In the Night Farm…Your Ride is Here.

These Three

On Friday, driving between meetings, I listened to Science Friday on NPR.  The interviewee was quadriplegic and the recipient of new technology that permits human thought to direct a robotic arm.  This individual had been damaged by a stroke rather than an accident, but the horror of her situation struck me in a manner that such stories usually don’t.

I can’t say exactly why.  It’s not as though I don’t know the risk I take every time I ride.  All horsemen do.  Endurance riders, especially, consider the danger of our regular pursuit in which we set out at speed, for many miles, over unfamiliar territory — often alone.

I pondered this yesterday, astride Acey as she cantered along a dirt path 10 miles from anywhere another human was likely to be that day, or perhaps for many days.  If I fell and was badly injured, I’d face a hell of a challenge getting to help.  That’s assuming I was able to help myself at all.  But I went anyway.  Again.  I do it all the time.

To get where we want to go — today, and in the larger scheme — we must have faith.  Faith in our riding, fallible though it is, to keep us astride a stumble or spook.  Faith in our training to stop or turn or rush our horses as needed to avoid unexpected hazards.  Faith in our and our horses’ good sense, good instinct, good decisions.  Faith in the people we told we’d be back by 4:00.  We must have faith.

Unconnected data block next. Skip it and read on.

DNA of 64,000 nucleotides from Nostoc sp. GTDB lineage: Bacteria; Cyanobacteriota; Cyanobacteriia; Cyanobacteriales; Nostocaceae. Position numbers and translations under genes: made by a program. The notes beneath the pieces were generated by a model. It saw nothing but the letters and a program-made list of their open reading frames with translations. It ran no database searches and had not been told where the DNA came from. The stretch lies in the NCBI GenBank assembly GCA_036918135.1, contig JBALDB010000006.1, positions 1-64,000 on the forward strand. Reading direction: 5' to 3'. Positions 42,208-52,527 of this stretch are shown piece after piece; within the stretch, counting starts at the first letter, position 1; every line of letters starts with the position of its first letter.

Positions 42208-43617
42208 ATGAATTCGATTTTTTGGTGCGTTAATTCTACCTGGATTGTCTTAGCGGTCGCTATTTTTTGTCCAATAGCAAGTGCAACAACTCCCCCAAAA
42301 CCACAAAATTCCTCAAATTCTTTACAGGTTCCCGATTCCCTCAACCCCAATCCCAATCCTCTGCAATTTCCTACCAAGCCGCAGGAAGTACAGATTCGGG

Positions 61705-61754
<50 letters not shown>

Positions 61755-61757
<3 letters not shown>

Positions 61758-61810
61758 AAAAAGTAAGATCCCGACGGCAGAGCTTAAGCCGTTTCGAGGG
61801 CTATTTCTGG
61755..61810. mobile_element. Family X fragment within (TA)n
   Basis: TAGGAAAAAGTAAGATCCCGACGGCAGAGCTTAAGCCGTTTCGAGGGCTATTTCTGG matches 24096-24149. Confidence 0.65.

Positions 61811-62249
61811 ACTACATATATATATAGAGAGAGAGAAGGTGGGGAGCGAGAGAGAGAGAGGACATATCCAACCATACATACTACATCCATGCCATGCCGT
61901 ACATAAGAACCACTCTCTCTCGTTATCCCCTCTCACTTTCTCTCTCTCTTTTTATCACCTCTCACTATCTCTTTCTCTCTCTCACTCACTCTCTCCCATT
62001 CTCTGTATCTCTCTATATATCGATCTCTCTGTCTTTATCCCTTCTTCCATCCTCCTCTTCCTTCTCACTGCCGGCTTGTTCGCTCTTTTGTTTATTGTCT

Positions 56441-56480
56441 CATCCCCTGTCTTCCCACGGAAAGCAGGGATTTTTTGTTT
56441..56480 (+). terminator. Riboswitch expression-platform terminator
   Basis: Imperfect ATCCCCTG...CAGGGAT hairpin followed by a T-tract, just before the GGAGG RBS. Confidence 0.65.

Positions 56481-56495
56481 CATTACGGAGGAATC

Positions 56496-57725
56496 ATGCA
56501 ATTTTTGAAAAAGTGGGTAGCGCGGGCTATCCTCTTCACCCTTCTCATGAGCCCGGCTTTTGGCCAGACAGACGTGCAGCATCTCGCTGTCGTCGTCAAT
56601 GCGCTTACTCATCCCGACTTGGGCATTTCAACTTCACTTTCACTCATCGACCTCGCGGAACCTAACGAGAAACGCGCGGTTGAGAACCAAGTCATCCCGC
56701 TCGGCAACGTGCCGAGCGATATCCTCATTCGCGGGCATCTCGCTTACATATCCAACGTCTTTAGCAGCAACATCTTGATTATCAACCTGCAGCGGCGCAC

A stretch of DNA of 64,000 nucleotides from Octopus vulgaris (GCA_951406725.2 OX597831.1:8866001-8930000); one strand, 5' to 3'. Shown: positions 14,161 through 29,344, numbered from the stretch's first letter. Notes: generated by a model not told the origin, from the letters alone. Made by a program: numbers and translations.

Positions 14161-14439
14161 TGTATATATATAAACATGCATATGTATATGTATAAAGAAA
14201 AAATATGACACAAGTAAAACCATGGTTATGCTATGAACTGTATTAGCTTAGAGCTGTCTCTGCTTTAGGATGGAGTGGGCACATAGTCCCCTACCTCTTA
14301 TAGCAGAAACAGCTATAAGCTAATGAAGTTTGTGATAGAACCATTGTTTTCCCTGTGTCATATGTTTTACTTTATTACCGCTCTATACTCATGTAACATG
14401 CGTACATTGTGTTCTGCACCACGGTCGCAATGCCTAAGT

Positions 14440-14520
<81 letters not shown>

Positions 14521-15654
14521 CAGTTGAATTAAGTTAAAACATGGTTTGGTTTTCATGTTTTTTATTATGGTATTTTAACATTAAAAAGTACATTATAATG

We must have hope.  Hope that today will not be the day of the freak accident, because they do happen.  Hope that if it doesn happen, it won’t be too bad.  Hope that our horses’ minds and ours align today, so we can hear each other.  We must have hope.

We must have love.  This is the Do it Anyway.  Do it when we are tired.  Do it when we are afraid.  Do it because we know there’s a pot of gold at the end of this rainbow, which we may or may not ever reach.  Do it because we aren’t content until it’s done.  Do it because the land is rough and the wind is wild and the sky is endless clouds and blue and the mane is soft and tangled ’round our reins and the hoofbeats and the heartbeats swell and we wouldn’t take away the danger if we could, because this is what we love.  This is what we do.  We must have love.

I believe it was the Corinthians who first read the words:  And now these three remain ~ Faith, Hope, and Love.  And the greatest of these is Love.